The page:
A recent survey conducted by the Workgroup for Electronic Data Interchange (WEDI) regarding the preparations for transitioning to ICD-10 being conducted by healthcare providers shows that nearly half of the survey group either have not started preparing for ICD-10 or do not know when they expect to start their testing.
With the implementation date less than 18 months away, it appears the majority of providers, vendors, and payers also postponed their transition efforts when CMS pushed the transition date back to October 1, 2014. In fact, nearly 40% of the providers surveyed had no idea when they would complete their impact assessment, business changes, or begin external testing, in spite of the looming start date.
There’s a hole in the bucket.
Top obstacles to preparing for implementation were split evenly between staffing, budget, competing priorities, vendor readiness and the impact on information systems. Asked how they will produce ICD-10 codes, a quarter of the providers surveyed said they expect to choose the code directly; more than half will employ both crosswalking (also called “mapping”) and direct coding; and less than one-sixth expect to just crosswalk from ICD-9 to ICD-10.
This is somewhat concerning, given the complexity of the new code set compared to the old. In fact, CMS has issued special stopgap data files to assist providers with getting accustomed to the new code set, and to help them map from ICD-9 to -10, and vice versa. After looking carefully through these “General Equivalence Mapping” (GEM) guidelines, we at MBR anticipate that providers will gain a healthy respect for the complexity of the new code set once they begin to crosswalk from one set to the other.
Do you want fries with that?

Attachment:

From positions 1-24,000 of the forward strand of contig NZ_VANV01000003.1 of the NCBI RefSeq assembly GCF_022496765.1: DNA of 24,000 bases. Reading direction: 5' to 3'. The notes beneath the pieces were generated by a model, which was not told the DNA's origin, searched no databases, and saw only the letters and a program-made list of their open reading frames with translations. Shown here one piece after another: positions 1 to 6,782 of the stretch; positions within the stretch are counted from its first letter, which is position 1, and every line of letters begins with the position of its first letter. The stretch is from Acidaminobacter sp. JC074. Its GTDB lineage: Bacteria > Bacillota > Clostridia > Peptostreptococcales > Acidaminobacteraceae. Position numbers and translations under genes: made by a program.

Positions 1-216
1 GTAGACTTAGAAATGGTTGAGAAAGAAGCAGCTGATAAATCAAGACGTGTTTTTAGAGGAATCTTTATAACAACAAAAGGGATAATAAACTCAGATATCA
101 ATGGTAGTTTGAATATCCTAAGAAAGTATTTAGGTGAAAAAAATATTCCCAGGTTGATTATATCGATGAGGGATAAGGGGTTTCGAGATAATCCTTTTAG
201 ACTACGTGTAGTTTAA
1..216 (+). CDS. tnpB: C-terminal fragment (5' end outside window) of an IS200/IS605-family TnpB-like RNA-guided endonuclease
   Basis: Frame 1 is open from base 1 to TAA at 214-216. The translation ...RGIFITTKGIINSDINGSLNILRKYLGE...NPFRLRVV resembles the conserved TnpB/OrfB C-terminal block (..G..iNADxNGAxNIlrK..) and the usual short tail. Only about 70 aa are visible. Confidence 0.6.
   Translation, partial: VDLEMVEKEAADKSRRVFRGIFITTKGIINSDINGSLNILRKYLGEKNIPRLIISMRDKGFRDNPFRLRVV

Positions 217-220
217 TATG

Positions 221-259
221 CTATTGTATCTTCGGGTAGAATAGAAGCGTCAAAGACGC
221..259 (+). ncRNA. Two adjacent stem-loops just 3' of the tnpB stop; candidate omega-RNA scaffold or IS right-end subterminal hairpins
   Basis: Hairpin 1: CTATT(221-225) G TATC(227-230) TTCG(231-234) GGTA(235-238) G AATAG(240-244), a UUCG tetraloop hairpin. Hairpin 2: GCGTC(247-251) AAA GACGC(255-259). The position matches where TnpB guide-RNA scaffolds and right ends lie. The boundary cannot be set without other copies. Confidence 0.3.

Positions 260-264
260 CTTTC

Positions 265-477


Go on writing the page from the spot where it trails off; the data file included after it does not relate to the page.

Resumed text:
Why do we say providers will develop “a healthy respect?” Well, for one thing, the GEMs are set up to allow forward and backward mapping (i.e. from ICD-9 to -10 and from ICD-10 to -9) The data sets can be downloaded and imported to a relational database to help in the process. (Think, MS Access.) The ICD-9 GEM includes all of the codes in the ICD-9 code set, and crosswalks to one or more *or to no code* in ICD-10. The ICD-10 GEM does the same thing, but backwards. It is also possible that providers, when trying to find their new code, will be faced with multiple combinations and scenarios, where the old code either does not match exactly to any new code, but where the provider may choose from one or more alternative new codes that vary in description, severity of condition, cause, and laterality. There may also be multiple choices of codes and different scenarios associated with different codes, such that the provider will find him or herself essentially choosing from a menu:
Pick one code from Menu A, and one or more codes from Menu B or Menu C, or
Pick one code from Menu A, and one or more codes from Menu B and Menu C, or
Pick one code from Menu A, and depending on which code you picked, pick from some of the codes in Menu B, but not from some of the codes in Menu C.
Of course, the new code set does have a natural, logical organization and nomenclature, but that does not necessarily mean it will cut down on the time it takes to do the crosswalking in the early term.
If the idea of mapping, direct coding and dealing with the uncertainty associated with making sure you’ve considered all the possible scenarios in ICD-10 does not appeal to you, providers do have one simple solution to the problem of how to prepare for ICD-10: Source it out.
But wait, there’s more…
Billing services like Medical Billing Resources have been working on ICD-10 preparedness for a couple of years already, and are ahead of the game in preparing our clients for it as well. At MBR, we do this because it’s our primary business. In fact, our staff includes multiple Certified ICD-10 Trainers, who are training our clients and other outside provider groups on proper ICD-10 billing and coding. Honestly the cheapest and easiest way to comply with ICD-10 is by using the skills and infrastructure available through a certified ICD-10 trained billing service. Why invest in new hardware and software and still have to train your staff on ICD-10? Is it wise to direct that time and capital in that direction when you can hire a service that already has certified ICD-10 coders, instead?
According to the conductors of the survey, the bottom line is that there will be significant disruption in reimbursements starting on October 1, 2014, unless more providers move quickly toward implementing ICD-10 beforehand. Give Medical Billing Resources a call and save yourself thousands of dollars and a lot of frustration, and we will make your transition not just painless but fruitful.